And so, we know from the literature that exists that a main reason for dropping out of school in Zimbabwe is a lack of money and SAGE is free. So this is a really good start. But we also knew that school dropout is, is really complex and it’s not just about the money even if that ends up being the final reason given for the girls dropping out of school.
We designed this research to really understand more about the events that led up to the point at which the girls dropped out.
And then finally while there’s some existing research about out of school girls in similar contexts that we draw on, on the planning there respect when we were designing it, we’ve noticed that much of this research was undertaken within the context of existing education programmes.
And so what we were really keen to do for this first stage of the research was to engage the girls and meet them. And learn about their lives before they joined SAGE to find out more about their experiences without them feeling like they have to filter these through a kind of specific lens of the programme goals. Or shaping their stories to align with what they thought that we might want to hear.
And we did all that using a storytelling approach that focused on critical moments in their lives where something happens that changed the course of the future. And we asked each girl to tell a story about this critical moment.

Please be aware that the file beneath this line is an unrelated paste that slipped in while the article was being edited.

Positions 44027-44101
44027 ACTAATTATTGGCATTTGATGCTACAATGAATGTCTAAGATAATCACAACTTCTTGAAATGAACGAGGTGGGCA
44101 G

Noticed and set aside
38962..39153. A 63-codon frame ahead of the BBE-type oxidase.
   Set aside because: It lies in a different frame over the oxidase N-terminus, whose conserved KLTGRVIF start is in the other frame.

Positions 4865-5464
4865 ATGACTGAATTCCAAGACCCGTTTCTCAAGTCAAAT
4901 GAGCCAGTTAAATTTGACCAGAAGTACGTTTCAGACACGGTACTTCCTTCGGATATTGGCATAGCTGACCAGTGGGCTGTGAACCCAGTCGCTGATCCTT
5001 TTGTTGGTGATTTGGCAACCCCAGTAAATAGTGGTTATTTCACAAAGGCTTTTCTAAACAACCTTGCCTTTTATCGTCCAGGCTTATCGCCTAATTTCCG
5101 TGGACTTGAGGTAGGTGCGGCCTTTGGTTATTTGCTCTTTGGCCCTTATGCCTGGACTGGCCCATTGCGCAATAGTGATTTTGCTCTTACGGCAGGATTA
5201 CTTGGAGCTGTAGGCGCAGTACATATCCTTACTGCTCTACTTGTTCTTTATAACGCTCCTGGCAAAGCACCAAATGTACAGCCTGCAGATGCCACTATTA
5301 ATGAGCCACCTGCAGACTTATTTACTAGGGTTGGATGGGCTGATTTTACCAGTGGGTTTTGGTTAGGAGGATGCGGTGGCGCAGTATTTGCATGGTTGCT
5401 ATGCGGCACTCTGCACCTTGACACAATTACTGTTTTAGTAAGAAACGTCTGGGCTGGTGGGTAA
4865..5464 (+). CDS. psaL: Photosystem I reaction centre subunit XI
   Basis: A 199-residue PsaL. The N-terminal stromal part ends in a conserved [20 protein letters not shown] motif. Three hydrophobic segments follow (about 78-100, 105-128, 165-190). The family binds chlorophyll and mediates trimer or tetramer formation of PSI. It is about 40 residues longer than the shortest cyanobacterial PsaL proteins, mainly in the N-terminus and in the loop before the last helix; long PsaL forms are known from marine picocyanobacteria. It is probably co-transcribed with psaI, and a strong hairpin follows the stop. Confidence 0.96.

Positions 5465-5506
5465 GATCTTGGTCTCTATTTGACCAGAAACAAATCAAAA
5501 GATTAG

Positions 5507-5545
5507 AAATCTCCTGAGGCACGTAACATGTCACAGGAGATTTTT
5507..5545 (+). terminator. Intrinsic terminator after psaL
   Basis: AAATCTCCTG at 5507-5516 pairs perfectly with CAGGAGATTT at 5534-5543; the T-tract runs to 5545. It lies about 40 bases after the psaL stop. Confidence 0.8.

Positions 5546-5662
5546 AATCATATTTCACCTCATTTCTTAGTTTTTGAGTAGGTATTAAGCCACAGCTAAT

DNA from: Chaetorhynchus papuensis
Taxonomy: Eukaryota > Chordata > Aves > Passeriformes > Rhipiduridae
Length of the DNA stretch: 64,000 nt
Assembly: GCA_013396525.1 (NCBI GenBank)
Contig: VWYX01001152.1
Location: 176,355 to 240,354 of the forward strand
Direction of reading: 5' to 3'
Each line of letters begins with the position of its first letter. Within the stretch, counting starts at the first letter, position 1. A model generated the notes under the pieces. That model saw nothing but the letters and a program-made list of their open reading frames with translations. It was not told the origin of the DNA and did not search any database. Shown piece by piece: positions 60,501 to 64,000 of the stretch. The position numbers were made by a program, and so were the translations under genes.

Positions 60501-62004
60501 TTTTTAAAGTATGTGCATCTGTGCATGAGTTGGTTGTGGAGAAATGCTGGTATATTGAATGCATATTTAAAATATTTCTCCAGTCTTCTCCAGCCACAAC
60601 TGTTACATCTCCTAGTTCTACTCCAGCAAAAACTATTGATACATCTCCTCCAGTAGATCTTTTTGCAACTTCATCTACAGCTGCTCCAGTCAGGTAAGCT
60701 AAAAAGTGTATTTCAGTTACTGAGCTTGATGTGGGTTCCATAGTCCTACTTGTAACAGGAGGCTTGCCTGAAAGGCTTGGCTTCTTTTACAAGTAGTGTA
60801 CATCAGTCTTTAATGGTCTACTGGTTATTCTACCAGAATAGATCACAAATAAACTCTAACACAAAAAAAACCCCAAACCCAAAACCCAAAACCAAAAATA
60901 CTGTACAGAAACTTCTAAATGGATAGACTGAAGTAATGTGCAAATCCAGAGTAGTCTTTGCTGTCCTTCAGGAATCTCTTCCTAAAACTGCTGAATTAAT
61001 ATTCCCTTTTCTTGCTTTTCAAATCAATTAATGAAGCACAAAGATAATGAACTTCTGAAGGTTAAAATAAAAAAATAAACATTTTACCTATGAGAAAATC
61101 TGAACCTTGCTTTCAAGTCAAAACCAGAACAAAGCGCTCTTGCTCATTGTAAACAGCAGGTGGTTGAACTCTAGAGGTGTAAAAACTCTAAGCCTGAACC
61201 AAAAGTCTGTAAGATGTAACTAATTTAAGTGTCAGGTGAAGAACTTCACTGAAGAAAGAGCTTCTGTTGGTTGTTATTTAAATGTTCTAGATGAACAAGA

DEBORAH:
Liz, Alison, thanks very much for joining me today.
End transcript
 
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Then think about:

  • what might Liz Chamberlain have meant by ‘honouring the stories of the girls’?
  • what were the possible negative consequences the researchers were hoping to avoid in their behaviours?
  • what wider take away messages does this offer for a planned ethical stance to sensitive topics and vulnerable groups?
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This study was included to illustrate how respect was shown for data, for participants’ voices and life stories which aimed to shift the power from the researchers towards the participants.

To find out more about the SAGE work in Zimbabwe and other international Open University education projects, see the SAGE website [Tip: hold Ctrl and click a link to open it in a new tab. (Hide tip)] (make sure to open this link in a new tab/window so you can easily return to this page).